It is equipped with Siemens’ BlueDrive PlusC propulsion system, which incorporates an energy management system, thruster  and propeller controls, and EcoMain remote monitoring. The electric propulsion technology, which was developed in Trondheim, means Elfrida can make the 12km journey between SalMar’s facility in Kattholmen, on the Island of Frøya, and its fish hatcheries, in around 50 minutes at a speed of more than 10kts.

Maintenance-free solution

As well as being able to provide 100%  battery-electric operation throughout a normal eight-hour working day, another major benefit of the BlueDrive PlusC unit for this particular type of vessel is a complete lack  of maintenance compared with conventional diesel-powered fish farming boats.

“Once on-site, the vessels maybe travel for a few meters before stopping. They do that all day. And it’s this type of incremental movement, where the speed rarely reaches upward of 2-3kts, which is a killer in terms of diesel engine maintenance,” explains Moen.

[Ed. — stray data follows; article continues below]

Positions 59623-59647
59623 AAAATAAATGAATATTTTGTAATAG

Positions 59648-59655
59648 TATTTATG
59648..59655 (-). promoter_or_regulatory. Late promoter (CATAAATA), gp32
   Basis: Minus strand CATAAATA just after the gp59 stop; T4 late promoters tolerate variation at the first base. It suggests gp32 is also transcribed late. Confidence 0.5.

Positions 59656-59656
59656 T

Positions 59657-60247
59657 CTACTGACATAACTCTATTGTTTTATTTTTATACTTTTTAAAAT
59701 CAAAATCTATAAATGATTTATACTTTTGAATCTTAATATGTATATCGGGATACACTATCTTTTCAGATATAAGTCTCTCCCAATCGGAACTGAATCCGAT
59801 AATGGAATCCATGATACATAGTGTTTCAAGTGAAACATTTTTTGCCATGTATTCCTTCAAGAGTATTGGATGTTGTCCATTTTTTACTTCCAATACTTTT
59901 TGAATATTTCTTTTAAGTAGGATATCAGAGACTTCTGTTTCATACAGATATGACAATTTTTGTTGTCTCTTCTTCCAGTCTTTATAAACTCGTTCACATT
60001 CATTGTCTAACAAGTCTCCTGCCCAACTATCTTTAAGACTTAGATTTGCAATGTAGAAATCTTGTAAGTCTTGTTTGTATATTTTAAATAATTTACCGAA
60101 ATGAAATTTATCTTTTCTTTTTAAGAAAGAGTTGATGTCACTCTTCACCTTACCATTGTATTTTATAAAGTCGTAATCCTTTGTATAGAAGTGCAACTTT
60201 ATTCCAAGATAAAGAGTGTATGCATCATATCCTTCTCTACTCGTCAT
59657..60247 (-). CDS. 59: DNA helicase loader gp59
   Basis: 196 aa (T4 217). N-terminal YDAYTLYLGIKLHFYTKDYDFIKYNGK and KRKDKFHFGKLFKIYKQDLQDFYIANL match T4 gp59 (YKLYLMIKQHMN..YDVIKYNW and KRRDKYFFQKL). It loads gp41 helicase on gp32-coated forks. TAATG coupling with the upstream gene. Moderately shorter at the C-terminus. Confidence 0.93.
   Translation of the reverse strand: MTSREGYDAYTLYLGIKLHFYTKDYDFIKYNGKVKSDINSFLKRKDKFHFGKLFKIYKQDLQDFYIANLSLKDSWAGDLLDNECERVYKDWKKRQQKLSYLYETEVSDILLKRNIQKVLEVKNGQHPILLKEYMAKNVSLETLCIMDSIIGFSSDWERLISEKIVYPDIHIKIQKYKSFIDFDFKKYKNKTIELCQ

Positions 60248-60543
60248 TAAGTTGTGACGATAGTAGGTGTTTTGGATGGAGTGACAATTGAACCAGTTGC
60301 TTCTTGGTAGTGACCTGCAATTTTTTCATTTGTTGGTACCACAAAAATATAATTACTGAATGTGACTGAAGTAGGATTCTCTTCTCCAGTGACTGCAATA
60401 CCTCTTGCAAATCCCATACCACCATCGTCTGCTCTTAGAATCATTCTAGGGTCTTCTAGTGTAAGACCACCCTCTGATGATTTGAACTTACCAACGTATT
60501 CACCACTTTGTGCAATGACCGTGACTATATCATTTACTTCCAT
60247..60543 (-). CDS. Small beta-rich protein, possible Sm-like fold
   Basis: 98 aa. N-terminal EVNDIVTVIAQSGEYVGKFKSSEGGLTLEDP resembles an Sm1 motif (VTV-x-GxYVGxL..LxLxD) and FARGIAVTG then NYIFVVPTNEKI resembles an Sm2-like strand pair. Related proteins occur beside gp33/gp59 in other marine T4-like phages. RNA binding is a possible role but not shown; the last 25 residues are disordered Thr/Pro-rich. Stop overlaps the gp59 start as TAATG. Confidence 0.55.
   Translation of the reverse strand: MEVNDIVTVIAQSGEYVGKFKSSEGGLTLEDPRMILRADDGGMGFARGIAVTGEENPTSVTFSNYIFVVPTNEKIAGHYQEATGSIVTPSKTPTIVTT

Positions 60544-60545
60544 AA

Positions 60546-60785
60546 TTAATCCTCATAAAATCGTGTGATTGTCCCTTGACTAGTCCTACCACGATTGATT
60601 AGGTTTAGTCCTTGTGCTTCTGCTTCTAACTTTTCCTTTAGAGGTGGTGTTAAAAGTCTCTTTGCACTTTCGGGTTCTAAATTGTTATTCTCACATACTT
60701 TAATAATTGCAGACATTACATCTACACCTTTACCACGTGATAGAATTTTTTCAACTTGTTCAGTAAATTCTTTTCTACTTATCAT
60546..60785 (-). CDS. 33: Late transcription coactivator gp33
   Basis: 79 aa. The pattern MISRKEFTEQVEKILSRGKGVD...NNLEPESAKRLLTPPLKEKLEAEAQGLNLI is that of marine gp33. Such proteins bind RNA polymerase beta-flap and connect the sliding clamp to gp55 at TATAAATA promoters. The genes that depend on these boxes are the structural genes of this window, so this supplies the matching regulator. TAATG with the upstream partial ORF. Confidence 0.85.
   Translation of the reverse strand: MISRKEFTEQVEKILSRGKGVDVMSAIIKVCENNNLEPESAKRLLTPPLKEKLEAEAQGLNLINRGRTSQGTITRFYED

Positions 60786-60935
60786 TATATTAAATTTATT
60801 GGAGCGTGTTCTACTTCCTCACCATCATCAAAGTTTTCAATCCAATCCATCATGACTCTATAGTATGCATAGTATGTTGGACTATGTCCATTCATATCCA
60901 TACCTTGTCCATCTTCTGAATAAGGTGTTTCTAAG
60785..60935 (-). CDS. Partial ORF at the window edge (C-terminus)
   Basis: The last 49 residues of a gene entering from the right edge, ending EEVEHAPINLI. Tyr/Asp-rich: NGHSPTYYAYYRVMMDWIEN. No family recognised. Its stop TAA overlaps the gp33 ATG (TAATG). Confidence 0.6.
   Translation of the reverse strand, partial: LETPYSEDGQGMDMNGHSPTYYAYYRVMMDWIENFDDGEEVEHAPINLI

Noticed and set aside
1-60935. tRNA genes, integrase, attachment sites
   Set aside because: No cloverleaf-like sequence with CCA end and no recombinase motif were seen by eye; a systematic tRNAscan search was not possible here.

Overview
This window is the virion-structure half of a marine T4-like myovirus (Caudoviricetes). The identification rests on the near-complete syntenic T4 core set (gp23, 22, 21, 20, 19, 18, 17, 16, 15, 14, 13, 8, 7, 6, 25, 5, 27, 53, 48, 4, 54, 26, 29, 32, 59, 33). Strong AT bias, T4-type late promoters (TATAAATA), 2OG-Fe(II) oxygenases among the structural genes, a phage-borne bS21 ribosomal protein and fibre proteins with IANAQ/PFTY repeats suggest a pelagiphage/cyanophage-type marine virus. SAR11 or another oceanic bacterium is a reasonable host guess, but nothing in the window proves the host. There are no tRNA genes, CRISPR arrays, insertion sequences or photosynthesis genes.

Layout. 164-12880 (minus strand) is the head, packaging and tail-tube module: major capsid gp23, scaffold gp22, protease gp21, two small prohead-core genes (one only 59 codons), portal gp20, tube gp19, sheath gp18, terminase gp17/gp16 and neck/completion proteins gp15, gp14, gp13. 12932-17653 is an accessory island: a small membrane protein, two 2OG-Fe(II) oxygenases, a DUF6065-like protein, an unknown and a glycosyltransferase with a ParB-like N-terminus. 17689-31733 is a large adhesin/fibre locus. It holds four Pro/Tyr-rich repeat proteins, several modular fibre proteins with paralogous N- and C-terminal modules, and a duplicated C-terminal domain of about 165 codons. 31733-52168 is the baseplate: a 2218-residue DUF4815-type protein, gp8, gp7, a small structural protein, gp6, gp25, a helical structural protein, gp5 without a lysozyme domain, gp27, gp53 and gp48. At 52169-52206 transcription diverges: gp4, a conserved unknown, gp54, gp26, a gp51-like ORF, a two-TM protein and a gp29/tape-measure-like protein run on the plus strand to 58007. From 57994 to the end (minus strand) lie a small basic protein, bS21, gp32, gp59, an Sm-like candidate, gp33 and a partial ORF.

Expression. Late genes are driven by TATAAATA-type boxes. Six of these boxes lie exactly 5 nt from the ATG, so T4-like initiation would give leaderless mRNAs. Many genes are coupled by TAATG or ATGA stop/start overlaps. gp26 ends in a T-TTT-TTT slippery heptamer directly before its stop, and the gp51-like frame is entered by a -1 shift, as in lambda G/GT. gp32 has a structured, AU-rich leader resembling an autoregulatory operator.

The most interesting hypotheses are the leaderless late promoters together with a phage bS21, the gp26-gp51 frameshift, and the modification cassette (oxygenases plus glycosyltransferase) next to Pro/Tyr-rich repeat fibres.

“Here, diesel engines have to work for long periods at very low loads and power output. Combustion performance is low, as it’s the exhaust temperature, which is particularly terrible for the conventional diesel engine.”

He adds that this type of movement “is also bad for fuel efficiency and  not so great for emissions either”,  and reveals that the crew habitually took shelter from both the noise and smoke generated from the exhaust while working on deck. So, he says, the fact that “there’s no combustion engine, no maintenance, and no need to constantly feed the boats with diesel” creates a compelling argument for further adoption of electrically powered fish farming workboats.